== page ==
Defense verdict reached in personal injury trial against Norfolk Southern

Steve Gonzalez Nov. 20, 2008, 3:00am

Dr. Paletta

Judge Stack

Charles Swartwout

After deliberating four hours on Wednesday afternoon, a Madison County jury returned a defense verdict in favor of Norfolk Southern Railway.

The plaintiff, Charles Moore of Granite City, sued Granite City Steel, Norfolk Southern Railway and Luria Brothers in 2000, alleging his left leg was traumatically amputated while working for Granite City Steel.

Granite City Steel and Luria Brothers settled prior to trial leaving Norfolk as the only defendant.

During the week-long trial, Moore testified that he did not remember the accident that took place Dec. 31, 1998, until nearly a month later.

Moore had been attempting to open a frozen drawbar and coupling mechanism on a locomotive derrick crane, when a railroad car that had its handbrakes removed rolled down an inclined track crushing him between the crane and railroad car.

Representing Norfolk, Charles Swartwout and Andrew Corkery of Belleville argued that Moore failed to follow Granite City Steel safety rules and regulations, failed to ensure that the wood used to brake the railroad car was sufficient and adequate to do the job and placed himself in a position of danger by stepping in between the rails to attempt to move the allegedly frozen drawbar.

Moore testified that prior to the accident, he "loved to dance after a couple of drinks" and had no limitations on what he could do.

"Whatever popped up we would do it," Moore said.

Moore also testified that prior to the accident, he would play catch with his grandkids, play basketball and even wrestle with his grandkids and now is unable to do any of those activities.

"I cannot give the grandkids the kind of attention I want to," Moore said at trial.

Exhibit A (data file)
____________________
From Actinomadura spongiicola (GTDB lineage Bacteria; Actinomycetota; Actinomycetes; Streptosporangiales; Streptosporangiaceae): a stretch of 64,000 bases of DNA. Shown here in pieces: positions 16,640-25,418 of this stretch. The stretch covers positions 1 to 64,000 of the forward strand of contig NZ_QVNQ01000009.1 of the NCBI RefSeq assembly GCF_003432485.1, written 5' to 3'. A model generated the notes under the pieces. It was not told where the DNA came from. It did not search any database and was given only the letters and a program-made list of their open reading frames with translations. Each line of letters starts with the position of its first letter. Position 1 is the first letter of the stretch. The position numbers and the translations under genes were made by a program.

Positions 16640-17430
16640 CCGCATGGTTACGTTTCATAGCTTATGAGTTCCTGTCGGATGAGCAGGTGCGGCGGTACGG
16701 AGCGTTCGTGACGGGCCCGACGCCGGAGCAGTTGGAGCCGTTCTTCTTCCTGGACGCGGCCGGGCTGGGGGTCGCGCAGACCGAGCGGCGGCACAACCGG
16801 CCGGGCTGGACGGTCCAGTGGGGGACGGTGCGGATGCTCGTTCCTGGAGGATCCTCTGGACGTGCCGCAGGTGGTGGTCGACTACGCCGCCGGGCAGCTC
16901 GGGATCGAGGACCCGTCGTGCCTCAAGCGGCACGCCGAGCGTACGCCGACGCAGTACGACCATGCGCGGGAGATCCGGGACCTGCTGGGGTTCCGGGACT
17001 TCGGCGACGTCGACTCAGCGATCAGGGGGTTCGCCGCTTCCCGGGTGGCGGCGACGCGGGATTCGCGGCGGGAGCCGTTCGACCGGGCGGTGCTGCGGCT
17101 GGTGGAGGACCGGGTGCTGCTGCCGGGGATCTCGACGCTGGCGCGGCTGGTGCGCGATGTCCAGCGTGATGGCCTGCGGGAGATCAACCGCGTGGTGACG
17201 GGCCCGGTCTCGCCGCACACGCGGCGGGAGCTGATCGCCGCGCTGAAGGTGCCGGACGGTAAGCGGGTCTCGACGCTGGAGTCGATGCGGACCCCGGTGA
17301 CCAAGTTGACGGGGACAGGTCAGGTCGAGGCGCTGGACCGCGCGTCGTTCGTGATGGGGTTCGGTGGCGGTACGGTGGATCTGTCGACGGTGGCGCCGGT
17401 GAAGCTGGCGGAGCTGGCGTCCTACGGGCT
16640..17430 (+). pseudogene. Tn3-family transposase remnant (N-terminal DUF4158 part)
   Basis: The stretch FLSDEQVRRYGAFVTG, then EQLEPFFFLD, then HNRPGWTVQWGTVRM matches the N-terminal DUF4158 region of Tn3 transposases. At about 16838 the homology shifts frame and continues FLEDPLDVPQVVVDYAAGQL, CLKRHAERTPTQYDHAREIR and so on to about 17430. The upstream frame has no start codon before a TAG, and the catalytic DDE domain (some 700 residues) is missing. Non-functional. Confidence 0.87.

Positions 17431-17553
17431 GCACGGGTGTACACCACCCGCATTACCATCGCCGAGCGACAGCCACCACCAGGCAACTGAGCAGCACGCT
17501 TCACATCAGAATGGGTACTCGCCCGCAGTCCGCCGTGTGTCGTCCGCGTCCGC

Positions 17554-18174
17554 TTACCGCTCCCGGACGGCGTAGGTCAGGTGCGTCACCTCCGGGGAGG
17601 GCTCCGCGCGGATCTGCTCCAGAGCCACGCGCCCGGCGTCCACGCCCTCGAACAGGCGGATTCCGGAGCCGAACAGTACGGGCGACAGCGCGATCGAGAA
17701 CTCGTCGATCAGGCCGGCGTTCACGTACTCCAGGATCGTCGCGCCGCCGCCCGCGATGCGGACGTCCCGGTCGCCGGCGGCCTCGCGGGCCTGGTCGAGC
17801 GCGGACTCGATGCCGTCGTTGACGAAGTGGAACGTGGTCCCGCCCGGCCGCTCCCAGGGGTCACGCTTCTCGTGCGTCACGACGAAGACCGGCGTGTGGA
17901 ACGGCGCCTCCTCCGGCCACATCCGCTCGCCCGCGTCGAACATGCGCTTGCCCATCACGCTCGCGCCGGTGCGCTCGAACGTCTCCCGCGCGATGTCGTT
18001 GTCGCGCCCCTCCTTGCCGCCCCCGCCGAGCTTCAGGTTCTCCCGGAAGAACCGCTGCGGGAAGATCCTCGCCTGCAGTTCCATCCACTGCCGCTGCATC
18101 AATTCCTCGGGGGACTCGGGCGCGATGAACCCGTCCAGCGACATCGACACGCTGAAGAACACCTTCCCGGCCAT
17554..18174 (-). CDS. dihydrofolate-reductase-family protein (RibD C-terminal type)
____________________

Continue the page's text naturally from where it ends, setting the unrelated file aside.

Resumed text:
He also testified he "gets depressed" and sits around the house wondering "why me?"

As far as his amputated leg, Moore testified he feels "phantom pain" in his leg and most times it feels like someone is stabbing him with a screwdriver.

Moore's doctor, Christian Paletta from St. Louis University Hospital, said Moore also suffered extensive damage to his colon and pelvis, making a prosthetic device impossible.

"Charlie still has a portion of his pelvis, but is missing pieces," he said.

Paletta also testified that Moore "was lucky to be alive."

When asked if Moore's life expectancy had been shortened, Paletta answered, "If Charlie had a twin brother, I would expect the twin to outlive him."

"However," Paletta said, "one could argue that since he is under constant medical attention, that could benefit him since his blood pressure and cholesterol are constantly checked."

At trial, Moore's lawyer, John Kujawski of O'Fallon, attempted to prove that Norfolk required Moore to work with defective, worn out and disrepaired equipment and appliances, removed the handbrake and braking system on the railroad car, required him to work on an inclined surface when the railroad cars did not have brakes and failed to provide him with proper equipment to perform his tasks.

Norfolk countered that Moore turned his back on a piece of rail equipment without having a spotter to ensure he had adequate warning if it began to move and failed to alert his supervisor that the railcar did not have handbrakes.

Moore's wife, Peggy Moore, testified that she had been damaged because she has suffered a loss of consortium in that she has been deprived of her husband's society, companionship and conjugal relationship.

Kujawski recommended that the jury award the Moores in excess of $3 million.

Circuit Judge Daniel Stack presided over the trial.

The jury was comprised of five men and seven women.

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